Vingegaard's exhibition raises unsubstantiated doping suspicions
In a time trial a few days ago on stage 16 of the Tour de France, Jonas Vingegaard swept the field, setting a stratospheric gap not seen since the days when these stages were twice as long. Not content, he still had the strength to continue to increase the gap over his rival. A performance that, as always plans in cycling in these cases, has caused many to look for the explanation in doping.
Is the tremendous performance shown by Jonas Vingegaard in the Tour natural?
No matter how many years go by, no matter how many new controls and follow-ups are installed, despite the fact that for years there have been no major cases, cycling will never get rid of the stigma of doping, a scourge that for too many years accompanied the sport, reaching its climax in the infamous 2000s and which, however, UCI and World Anti-Doping Agency knew how to put a stop to.
However, given the tremendous time trial that Jonas Vingegaard gave us a few days ago, establishing a time difference per kilometer not seen since the time of Indurain, but since the time of Monsieur Jacques Anquetil, during the last few days doping has appeared in the debate as the origin of this feat.
It is of little use to explain that in the last two days Jonas Vingegaard has passed 4 controls, two extra, to the daily ones he has been passing after each stage as leader of the Tour de France. In fact, Vingegaard himself explained "I understand people's skepticism but I think everything is different from 20 years ago and I can say from my heart that I don't take anything that I couldn't give to my daughter, and I wouldn't give her drugs".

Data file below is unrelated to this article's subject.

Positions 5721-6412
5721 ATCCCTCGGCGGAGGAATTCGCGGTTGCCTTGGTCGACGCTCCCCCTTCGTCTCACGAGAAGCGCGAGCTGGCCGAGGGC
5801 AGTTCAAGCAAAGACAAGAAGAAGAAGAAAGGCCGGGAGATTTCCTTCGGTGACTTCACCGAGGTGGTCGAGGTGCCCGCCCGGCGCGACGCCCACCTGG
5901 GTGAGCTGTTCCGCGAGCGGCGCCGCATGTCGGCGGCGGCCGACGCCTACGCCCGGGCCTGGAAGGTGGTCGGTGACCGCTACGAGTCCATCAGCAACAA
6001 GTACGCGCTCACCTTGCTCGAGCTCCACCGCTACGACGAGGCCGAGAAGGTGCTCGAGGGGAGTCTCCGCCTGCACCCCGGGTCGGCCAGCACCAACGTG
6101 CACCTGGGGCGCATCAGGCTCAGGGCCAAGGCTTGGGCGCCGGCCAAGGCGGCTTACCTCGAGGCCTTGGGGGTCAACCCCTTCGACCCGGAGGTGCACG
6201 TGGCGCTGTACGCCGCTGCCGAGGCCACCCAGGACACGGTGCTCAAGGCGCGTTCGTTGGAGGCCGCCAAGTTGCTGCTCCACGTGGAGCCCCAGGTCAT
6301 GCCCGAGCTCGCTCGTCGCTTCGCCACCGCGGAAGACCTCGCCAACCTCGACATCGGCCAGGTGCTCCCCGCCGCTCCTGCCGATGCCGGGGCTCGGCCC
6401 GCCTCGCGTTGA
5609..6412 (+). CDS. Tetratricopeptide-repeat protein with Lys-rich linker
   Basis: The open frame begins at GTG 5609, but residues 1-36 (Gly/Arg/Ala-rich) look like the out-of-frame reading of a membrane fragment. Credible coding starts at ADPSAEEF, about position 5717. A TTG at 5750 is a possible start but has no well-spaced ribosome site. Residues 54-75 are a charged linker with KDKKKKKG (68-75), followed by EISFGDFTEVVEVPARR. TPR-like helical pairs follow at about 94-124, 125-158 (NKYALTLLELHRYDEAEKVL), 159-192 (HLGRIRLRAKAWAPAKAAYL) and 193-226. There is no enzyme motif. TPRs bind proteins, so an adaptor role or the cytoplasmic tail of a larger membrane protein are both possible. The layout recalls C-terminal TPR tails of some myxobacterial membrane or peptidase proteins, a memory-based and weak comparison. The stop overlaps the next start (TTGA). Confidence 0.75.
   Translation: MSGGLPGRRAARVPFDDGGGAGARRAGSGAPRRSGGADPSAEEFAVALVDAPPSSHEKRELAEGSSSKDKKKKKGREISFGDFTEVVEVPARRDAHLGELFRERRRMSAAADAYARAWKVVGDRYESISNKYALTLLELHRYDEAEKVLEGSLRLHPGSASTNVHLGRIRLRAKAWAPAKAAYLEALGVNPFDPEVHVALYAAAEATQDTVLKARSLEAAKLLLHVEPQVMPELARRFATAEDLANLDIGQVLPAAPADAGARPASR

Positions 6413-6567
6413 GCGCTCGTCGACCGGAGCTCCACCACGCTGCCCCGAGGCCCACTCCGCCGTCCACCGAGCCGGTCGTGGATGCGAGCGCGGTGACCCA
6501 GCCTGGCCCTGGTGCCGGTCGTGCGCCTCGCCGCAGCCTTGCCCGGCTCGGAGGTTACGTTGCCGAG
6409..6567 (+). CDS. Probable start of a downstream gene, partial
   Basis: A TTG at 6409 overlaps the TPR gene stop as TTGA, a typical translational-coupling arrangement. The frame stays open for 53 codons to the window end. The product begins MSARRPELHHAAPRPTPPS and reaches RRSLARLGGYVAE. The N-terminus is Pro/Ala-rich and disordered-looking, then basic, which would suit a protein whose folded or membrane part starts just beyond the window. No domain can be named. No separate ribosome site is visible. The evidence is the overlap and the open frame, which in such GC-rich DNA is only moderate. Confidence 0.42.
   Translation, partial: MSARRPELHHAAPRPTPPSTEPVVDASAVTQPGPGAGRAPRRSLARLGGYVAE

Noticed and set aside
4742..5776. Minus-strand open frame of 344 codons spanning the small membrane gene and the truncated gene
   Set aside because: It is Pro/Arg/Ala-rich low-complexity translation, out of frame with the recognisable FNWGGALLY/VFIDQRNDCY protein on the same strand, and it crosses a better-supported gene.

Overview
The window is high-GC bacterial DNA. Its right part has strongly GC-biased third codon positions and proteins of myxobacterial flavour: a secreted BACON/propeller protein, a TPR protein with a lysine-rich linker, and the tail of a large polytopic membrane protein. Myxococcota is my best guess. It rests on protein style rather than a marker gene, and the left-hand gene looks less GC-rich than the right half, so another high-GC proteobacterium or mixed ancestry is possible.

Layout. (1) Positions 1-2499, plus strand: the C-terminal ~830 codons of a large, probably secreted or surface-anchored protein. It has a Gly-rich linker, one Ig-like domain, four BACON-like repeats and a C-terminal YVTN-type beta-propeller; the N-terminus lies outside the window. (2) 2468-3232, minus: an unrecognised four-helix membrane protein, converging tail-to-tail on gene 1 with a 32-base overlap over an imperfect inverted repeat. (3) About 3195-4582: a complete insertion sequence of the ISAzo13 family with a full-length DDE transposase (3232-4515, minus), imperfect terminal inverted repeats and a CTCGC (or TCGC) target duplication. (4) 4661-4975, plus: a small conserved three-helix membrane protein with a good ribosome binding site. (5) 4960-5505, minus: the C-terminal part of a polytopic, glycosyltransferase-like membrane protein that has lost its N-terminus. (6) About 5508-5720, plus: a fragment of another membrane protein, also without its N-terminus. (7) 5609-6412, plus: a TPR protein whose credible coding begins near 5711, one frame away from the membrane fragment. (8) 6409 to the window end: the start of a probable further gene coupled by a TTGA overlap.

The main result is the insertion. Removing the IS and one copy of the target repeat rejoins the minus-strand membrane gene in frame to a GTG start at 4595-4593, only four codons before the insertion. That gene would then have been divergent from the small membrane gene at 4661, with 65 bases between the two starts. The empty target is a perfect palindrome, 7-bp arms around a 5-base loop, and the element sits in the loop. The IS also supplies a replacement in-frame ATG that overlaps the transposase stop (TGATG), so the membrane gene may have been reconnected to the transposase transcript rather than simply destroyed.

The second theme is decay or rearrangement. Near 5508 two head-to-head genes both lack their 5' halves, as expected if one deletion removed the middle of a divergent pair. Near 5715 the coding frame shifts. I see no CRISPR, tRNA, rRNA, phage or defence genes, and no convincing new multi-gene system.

The director of the Tour de France, Christian Prudhome, resigns himself to the fact that he has to live with the spectre of doping every time a cyclist performs this type of exhibition. In any case, he points out that "the controls are carried out by an independent agency, the ITA, which is dedicated exclusively to this, not only in cycling but in fifty other sports". He also points out the greater number of blood controls, sentencing that for him there is no sense in the accusations that have been made.
Many have also been those who have taken the point to the statements made by Wout van Aert after the time trial where he said that he had been "the best of the normal people" in a tweet that, curiously, received the response of one of his rivals in cyclocross, Eli Iserbyt pointing out "Now he knows how we feel".
However, neither Pogacar nor his team UAE Team Emirates have entered the fray of a controversy they say they don't understand. "I'm asked this question every year during the Tour and I don't see any difference with the last few years. We go fast, full gas all day. I understand that people question it because of what happened in the past," said the Emirates team leader.
Of course, all mention improvements in equipment and in training and nutrition methodologies to explain why current performances even exceed those of the dark ages of the 1990s and 2000s when cycling was rocked by the Festina and Operation Puerto scandals that hinted at massive use of EPO and blood transfusions to improve performance.
From Jumbo-Visma they also face these accusations supporting their defense in the transparency they show with the various documentaries and publications they make on their website explaining their methodologies, or detailing at all times where their stars are training. A similar line to that followed at the time by Chris Froome's Sky which, as now happens with the Dane, was pursued by the shadow of doping throughout his career, exploding with the case of salbutamol in La Vuelta a España in 2017, the well-known ventolin used by almost all asthmatics and that the Briton used in doses significantly higher than those authorized.
In any case, what is undeniable is that cycling today is a much more controlled sport than it was 20 years ago. Not only because of the increase in controls, both urine and blood tests, both in and out of competition, for which cyclists must be constantly contactable, but also because of measures such as the introduction of the biological passport, which establishes a profile of the cyclist's physiological parameters that are analyzed by means of various algorithms so that any change alerts the anti-doping authorities, who start the hunt until, sooner or later, the cheater falls.